I finally had time over the weekend to read something outside of the 1000s of pages of cases that we’re assigned each week. Fooling Some of the People All of the Time by Greenlight Capital’s founder, David Einhorn, has been sitting in my (growing) pile of unread books collecting dust for a while now. I think I purchased it based on a recommendation by Paul Kedrosky months ago.
Anyway, it’s a great, easy read — I highly recommend it! The first half of the book provides an excellent summary of his hedge fund’s philosophy. (For those who don’t follow this industry — a hedge fund is different from typical mutual funds in that 1) it’s private and 2) has less rules. This gives the fund much more flexibility — chiefly, allowing it to “sell short”, that is, bet on a stock declining.)
Here’s a classic example: Let’s say that you think Pepsi’s stock price is a great deal. You weighed your aluminum can the other day and discovered that it’s 25% lighter! You think the material savings will be huge, and you don’t think anyone else has noticed the change yet. If you were a mutual fund, you’d buy 10 MM shares of Pepsi stock and hope that it would go up as Pepsi started to realize the cost savings. But… what happens if the economy goes into a recession and people stop spending money on soda? Or what if China decides that soda rots your teeth and decides to ban all imports? In both of these cases — you might be 100% correct about the new cans, but the stock would drop and you’d lose money.
A hedge fund, on the other hand, could buy Pepsi stock and “short” Coke stock. That is, they would make money if Coke stock falls. Why would they do that? Well, it might have nothing whatsoever to do with any expectations they have about Coke… but it would help “hedge” their risk against market and industry uncertanties. Consider what would happen in the scenario above if you were a hedge fund. Both stocks would fall 30% based on economic news, but then Pepsi would rise by 10% based on their new cans. For a hedge fund, the fall in Coke (by 30%) cancels out the fall in Pepsi (by 30%), which leaves them with the 10% gain from the new cans. A much better outcome than the mutual fund could obtain!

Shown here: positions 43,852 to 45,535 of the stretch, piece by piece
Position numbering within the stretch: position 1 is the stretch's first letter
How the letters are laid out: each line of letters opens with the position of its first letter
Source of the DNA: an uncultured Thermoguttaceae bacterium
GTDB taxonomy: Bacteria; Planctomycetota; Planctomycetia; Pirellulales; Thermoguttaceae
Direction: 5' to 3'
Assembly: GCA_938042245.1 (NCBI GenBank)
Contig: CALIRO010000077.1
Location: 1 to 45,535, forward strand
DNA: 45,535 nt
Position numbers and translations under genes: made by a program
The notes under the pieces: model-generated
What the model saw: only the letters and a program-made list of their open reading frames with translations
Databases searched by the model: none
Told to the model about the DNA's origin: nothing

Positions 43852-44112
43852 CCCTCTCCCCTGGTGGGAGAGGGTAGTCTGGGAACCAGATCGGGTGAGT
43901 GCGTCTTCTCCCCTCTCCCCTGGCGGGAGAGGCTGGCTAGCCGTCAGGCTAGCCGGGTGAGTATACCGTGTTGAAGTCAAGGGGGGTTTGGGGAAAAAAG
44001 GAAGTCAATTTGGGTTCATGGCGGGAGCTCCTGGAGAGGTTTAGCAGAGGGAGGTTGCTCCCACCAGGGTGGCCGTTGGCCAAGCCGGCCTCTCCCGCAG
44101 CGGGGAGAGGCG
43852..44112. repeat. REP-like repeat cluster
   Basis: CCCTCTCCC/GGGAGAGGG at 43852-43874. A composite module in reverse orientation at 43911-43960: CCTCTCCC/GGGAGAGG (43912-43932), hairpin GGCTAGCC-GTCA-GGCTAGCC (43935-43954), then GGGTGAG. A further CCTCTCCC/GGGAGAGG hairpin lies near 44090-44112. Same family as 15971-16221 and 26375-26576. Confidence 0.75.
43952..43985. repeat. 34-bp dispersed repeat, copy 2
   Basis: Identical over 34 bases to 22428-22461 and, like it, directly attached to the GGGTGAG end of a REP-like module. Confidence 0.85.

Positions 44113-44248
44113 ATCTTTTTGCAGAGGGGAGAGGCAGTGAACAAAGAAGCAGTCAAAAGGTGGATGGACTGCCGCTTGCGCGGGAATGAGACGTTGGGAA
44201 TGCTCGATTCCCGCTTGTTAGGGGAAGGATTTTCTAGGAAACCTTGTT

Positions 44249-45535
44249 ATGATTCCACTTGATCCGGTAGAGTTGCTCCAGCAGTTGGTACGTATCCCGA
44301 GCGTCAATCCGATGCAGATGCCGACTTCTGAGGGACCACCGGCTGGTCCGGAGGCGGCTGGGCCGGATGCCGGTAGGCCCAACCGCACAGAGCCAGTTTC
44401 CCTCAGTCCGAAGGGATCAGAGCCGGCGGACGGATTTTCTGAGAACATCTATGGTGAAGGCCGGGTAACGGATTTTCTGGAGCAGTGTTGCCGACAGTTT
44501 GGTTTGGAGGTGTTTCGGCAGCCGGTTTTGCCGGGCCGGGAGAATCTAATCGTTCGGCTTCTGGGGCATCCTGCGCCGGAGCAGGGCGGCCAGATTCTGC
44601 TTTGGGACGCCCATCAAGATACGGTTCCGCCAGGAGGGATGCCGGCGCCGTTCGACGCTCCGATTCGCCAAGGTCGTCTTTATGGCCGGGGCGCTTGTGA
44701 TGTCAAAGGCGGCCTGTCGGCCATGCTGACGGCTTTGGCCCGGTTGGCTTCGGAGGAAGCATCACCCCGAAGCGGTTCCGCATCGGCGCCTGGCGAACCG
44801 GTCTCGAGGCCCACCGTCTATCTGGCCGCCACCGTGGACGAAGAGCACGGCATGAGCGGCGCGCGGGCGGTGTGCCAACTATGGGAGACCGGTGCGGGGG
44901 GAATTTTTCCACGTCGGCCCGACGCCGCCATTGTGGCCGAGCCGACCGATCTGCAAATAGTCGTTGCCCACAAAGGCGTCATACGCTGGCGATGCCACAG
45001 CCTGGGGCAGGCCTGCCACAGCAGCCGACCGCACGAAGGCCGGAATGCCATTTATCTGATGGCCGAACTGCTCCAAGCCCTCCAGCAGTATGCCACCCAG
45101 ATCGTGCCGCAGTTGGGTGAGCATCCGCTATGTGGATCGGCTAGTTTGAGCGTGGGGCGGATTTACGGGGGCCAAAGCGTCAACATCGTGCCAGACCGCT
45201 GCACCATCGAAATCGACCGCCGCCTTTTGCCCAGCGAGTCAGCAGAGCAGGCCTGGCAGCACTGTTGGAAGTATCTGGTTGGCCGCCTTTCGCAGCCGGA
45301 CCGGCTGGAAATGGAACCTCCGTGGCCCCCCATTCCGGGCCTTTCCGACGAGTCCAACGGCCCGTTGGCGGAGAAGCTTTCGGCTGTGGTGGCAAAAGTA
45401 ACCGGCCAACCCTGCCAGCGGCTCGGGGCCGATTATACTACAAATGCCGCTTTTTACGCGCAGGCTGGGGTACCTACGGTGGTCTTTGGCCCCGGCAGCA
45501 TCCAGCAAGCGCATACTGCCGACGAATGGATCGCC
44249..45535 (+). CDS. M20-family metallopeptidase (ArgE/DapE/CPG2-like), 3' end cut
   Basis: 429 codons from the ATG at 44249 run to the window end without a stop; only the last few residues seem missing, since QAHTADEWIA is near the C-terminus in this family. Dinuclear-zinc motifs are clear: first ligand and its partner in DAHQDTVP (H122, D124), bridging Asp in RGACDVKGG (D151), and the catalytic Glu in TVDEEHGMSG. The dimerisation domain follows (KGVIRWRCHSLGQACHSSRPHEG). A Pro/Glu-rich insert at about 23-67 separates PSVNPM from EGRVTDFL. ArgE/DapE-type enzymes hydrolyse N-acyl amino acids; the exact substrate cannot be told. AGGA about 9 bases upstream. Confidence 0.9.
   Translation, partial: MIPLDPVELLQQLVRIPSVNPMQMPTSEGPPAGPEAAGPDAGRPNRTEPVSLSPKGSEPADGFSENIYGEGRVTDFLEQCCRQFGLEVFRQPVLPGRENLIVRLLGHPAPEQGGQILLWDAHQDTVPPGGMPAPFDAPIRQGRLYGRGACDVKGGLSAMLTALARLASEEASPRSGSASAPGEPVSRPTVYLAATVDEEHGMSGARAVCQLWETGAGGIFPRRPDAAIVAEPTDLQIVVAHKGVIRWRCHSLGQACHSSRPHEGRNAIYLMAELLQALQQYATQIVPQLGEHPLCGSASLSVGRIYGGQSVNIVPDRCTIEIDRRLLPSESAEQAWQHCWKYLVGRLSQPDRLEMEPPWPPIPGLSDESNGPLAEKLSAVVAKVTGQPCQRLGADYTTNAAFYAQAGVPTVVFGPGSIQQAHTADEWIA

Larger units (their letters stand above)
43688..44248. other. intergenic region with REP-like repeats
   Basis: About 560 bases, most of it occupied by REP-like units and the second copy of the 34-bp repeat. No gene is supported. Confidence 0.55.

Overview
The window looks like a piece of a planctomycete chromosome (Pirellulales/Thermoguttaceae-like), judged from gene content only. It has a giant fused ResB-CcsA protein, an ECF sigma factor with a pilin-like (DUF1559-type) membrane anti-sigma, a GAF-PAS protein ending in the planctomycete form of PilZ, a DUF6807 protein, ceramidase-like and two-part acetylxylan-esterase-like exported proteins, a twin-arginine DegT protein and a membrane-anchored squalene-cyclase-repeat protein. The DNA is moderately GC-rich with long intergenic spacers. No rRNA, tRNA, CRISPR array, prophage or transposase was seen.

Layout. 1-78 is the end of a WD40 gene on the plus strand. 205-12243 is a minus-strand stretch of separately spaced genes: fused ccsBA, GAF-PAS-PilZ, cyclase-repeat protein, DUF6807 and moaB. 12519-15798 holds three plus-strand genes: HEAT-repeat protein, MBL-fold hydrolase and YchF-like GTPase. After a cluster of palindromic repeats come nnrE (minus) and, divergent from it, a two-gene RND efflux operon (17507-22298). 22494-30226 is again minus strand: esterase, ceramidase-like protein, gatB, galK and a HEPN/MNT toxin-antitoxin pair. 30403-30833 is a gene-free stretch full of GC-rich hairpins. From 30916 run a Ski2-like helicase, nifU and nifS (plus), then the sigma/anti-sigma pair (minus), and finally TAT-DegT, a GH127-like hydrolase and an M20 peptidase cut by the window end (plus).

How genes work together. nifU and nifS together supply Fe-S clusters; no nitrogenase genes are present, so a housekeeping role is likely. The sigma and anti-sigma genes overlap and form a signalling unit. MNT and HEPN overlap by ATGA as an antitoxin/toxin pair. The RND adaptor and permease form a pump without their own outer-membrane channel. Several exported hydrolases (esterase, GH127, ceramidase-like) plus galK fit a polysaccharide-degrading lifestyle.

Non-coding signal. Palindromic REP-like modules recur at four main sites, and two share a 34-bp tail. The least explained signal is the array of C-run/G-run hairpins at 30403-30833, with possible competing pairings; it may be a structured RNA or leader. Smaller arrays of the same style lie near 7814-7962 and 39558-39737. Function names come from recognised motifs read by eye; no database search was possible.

So, back to Einhorn… Einhorn’s approach has less to do with “classic” hedging above, but is more along the lines of acting as a financial detective of sorts. He (and his staff) spend time studying all sorts of firms looking for fraud and mismanagement. I think what’s so interesting about this is that there’s a huge profit motive to uncover firms that are lying to the market… This is a pretty amazing “self-correcting” market mechanism. When you ask the question: “Why don’t corporations blatantly deceive investors and fabricate their financial statements?”, there are two answers: 1) the SEC and government or 2) market incentives. This book makes a strong case for #2.
Anyway, that’s enough finance for one post. I guess I find it particularly interesting because I’ve always viewed finance in a somewhat demeaning light… after all, shouldn’t these people be making “real things” instead of just “shifting money around”? The type of role described here (as detective / judge / advocate) makes me feel like there might be more here than just traders bleeding out miniscule value gains from efficiency by trading stocks.